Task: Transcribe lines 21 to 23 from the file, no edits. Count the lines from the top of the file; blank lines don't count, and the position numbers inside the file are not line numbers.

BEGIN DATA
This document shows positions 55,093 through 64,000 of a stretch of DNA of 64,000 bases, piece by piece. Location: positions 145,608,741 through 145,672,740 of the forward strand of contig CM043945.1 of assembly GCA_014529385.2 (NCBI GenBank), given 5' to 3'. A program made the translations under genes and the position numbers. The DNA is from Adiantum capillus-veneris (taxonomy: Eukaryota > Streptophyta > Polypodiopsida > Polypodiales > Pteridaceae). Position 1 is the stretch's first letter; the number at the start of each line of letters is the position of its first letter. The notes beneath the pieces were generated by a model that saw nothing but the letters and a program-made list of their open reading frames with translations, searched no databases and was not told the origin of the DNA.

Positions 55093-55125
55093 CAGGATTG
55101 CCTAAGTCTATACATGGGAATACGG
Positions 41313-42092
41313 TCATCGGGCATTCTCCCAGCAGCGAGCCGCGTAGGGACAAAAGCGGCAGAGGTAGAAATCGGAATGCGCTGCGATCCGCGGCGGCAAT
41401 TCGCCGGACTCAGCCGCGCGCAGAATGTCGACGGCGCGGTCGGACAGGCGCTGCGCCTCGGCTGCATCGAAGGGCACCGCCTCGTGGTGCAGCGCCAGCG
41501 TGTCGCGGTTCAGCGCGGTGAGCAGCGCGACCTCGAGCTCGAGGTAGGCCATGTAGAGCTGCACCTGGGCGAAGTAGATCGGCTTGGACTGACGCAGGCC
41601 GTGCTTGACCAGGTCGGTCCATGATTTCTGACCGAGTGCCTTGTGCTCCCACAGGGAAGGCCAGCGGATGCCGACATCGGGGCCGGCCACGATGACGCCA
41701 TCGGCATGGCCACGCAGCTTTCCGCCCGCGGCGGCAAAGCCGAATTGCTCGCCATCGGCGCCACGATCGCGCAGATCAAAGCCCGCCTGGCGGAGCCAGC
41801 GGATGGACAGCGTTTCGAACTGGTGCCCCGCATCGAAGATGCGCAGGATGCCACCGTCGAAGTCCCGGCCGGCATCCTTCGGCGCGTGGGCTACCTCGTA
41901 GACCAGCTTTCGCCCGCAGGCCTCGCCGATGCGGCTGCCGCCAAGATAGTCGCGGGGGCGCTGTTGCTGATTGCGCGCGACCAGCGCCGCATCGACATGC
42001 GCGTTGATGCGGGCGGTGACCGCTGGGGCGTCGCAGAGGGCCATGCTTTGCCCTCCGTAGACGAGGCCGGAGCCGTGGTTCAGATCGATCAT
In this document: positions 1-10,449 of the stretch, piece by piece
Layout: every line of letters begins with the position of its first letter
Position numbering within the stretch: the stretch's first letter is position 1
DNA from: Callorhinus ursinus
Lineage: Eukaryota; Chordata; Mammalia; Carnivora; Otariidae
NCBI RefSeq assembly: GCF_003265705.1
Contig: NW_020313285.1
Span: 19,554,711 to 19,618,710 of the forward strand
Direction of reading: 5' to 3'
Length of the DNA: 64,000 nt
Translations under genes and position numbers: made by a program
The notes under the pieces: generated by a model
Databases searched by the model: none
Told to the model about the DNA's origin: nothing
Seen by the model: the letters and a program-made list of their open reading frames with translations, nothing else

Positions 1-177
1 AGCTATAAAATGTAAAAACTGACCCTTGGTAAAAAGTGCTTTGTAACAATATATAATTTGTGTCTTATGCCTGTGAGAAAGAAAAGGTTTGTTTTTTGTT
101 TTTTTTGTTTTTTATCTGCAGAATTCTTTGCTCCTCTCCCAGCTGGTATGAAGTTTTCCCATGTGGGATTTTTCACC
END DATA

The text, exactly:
Span: 19,554,711 to 19,618,710 of the forward strand
Direction of reading: 5' to 3'
Length of the DNA: 64,000 nt